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Public culture, private birth social patterns of Amish domestic space /

by Jolly, Natalie.

Abstract (Summary)
In this dissertation research project I argue that birth plays a significant role in the lives of Amish women and men. And though birth has long been understood as merely a biological process, my research demonstrates that it is also a significant feature in the landscape of a society. This analysis of birth in several Pennsylvania Amish communities yields knowledge about both the particularities of Amish women’s birth experiences as well as the sociocultural significance of birth within the larger Amish community. Aspects of the domestic realm, such as birth, continue to be overlooked in sociological analyses because of their location in the private sphere. Instead of lacking sociological relevance, these personal matters hold the key to unlock a more nuanced understanding of communities and of society more generally. It is unlikely that sociological findings of consequence will be generated without an appreciation of the relationship between the public and private spheres – this has certainly been the case for the scholarship on the Amish. It is only with a careful attention to the interwoven relationship between the public and the private that we will be able to produce research that approaches the level of complexity and intricacy inherent in society today. iii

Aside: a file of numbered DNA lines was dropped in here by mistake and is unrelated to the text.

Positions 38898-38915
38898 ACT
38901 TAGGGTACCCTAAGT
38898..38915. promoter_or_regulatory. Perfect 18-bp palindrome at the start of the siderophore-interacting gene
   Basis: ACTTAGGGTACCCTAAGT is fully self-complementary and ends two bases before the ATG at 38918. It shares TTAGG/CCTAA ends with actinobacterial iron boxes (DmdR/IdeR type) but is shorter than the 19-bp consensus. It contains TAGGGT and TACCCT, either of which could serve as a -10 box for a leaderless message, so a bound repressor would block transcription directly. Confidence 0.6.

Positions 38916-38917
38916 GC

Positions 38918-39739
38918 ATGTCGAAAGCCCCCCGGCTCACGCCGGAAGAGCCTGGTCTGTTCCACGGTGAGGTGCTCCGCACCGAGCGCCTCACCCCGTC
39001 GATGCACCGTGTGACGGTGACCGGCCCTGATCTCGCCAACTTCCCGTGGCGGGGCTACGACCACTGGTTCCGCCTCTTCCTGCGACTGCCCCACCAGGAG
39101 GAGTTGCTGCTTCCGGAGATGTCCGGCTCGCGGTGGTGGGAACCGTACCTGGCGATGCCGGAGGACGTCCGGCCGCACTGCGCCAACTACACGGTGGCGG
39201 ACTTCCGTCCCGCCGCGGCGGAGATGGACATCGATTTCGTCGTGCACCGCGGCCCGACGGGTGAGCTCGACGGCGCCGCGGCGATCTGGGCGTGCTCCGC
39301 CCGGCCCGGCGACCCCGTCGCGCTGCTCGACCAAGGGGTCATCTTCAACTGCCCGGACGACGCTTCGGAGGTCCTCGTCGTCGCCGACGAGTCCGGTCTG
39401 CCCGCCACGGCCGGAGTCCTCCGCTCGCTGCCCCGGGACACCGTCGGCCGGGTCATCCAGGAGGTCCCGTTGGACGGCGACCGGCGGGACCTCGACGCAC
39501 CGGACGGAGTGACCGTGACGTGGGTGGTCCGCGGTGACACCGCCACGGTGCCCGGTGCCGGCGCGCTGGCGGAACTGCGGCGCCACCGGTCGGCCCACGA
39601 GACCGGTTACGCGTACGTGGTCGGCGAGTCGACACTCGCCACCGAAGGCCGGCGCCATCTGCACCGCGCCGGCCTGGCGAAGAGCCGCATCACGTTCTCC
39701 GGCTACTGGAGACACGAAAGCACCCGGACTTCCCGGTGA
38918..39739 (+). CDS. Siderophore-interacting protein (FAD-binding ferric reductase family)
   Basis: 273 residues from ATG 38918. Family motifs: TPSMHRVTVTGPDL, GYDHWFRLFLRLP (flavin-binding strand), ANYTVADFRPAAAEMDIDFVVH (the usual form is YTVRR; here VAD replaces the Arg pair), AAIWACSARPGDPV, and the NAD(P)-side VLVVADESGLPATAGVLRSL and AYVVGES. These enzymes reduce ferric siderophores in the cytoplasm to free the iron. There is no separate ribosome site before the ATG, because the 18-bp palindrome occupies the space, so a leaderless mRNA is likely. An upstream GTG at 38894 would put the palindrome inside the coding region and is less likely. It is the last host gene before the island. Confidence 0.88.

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School:Pennsylvania State University

School Location:USA - Pennsylvania

Source Type:Master's Thesis

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